Apple Introduces CarPlay iPhone In-Auto Interface

Rebranding and updating its iOS in the Car program, Apple introduced its CarPlay program at the Geneva Motor show this morning. Slated to roll out later this year in models from Ferrari, Mercedes-Benz and Volvo, the platform combines iPhone with dashboard to integrate iOS maps, calling, messaging and music playback with a car’s audio system. Apple is promoting the effort as a safer way to interact with the infotainment and calling operating while driving.

The iPhone connects to the car, which translates phone functionality into interfaces and voice activation customized to the driving experience. Siri is the primary interface for most operations and is meant to replace most operations that otherwise require button pushing and knob turning. The voice interface will provide directions, including turn-by-turn instructions and traffic updates. The calling and messaging mechanism will recognize commands to call a contact list or to send text messages.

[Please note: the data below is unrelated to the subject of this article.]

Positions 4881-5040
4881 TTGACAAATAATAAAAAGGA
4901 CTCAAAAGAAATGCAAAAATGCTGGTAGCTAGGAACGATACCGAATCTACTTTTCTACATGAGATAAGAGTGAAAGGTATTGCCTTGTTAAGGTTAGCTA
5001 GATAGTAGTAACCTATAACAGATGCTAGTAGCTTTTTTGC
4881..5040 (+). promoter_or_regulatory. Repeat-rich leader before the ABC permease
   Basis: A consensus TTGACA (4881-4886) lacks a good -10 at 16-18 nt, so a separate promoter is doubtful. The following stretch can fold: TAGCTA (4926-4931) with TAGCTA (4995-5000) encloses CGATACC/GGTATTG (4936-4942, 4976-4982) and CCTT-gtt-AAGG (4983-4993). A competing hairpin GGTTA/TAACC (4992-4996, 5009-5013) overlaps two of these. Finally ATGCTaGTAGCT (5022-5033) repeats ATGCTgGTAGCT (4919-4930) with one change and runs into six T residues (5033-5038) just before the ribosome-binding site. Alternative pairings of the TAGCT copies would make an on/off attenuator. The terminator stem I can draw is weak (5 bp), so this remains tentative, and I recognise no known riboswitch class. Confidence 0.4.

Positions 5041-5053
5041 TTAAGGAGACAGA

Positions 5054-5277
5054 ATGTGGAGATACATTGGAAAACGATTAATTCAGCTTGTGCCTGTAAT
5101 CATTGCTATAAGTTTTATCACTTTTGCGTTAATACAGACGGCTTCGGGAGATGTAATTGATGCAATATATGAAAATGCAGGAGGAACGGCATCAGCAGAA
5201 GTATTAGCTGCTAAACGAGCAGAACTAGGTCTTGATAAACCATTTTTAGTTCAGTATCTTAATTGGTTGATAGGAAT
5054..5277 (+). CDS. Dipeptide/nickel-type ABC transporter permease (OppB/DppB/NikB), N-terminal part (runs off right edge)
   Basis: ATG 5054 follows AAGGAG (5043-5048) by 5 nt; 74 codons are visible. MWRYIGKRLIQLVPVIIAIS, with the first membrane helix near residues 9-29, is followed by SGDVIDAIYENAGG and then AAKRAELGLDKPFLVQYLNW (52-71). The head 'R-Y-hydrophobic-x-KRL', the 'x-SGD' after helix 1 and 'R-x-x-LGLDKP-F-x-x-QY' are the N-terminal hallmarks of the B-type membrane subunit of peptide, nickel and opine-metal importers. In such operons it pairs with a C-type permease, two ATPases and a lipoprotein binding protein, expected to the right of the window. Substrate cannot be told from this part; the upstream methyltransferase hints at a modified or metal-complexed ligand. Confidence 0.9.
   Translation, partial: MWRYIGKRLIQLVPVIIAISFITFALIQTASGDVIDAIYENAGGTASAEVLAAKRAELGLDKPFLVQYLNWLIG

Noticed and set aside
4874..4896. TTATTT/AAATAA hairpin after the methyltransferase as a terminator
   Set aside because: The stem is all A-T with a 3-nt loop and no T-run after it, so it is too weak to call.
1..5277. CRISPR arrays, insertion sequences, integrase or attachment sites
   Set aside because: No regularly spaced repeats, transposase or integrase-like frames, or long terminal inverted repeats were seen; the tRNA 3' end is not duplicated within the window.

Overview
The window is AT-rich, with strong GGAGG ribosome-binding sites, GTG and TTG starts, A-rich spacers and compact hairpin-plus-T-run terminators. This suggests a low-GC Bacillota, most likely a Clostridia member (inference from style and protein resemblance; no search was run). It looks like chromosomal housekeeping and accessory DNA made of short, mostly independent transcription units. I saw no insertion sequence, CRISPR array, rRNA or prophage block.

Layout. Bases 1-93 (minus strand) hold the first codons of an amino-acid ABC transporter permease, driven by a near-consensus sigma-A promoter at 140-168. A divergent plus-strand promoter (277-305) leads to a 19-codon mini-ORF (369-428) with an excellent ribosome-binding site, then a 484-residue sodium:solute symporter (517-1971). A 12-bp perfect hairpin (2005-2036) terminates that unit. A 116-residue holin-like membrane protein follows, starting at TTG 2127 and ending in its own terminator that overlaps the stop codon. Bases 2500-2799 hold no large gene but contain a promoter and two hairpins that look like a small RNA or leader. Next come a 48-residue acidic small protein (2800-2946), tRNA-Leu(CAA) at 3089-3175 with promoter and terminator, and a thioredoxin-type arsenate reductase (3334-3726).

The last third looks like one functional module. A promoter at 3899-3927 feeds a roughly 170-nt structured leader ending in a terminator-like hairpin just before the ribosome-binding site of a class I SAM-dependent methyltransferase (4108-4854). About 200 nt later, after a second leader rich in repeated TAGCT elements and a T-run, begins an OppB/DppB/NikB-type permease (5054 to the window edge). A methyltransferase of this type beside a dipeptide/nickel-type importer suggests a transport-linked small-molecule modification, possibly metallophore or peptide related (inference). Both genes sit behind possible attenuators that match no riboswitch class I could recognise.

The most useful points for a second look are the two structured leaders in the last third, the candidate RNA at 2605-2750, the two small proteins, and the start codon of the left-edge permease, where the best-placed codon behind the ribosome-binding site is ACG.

The CarPlay system works with Apple's own Music and Podcasts apps as well as select third party music apps that include iHeartRadio, Beats Radio, Spotify and Stitcher.

Other makes to get CarPlay integration this year include Honda, Hyundai and Jaguar. The company cites future models coming from most of the other major manufacturers,  including BMW, Chevrolet, Ford, Kia, Land Rover, Mitsubishi, Nissan, Subaru and Toyota.

The “telematics” market is the next great battleground for mobile platforms. Earlier this year Google partnered with GM, Audi and Honda to support its Open Automobile Alliance. This is an effort to extend the relatively open architecture of Android to cars. Initially the major carmakers have been reticent to let into their vehicles the operating systems that dominate smartphones. In the first years of advanced in-car interfaces, the car makers preferred using their own custom designs in order to maintain total control of the experience. That proprietary attitude appears to be evolving as consumers push back against having to learn new interfaces with each new connected device that comes to market.  

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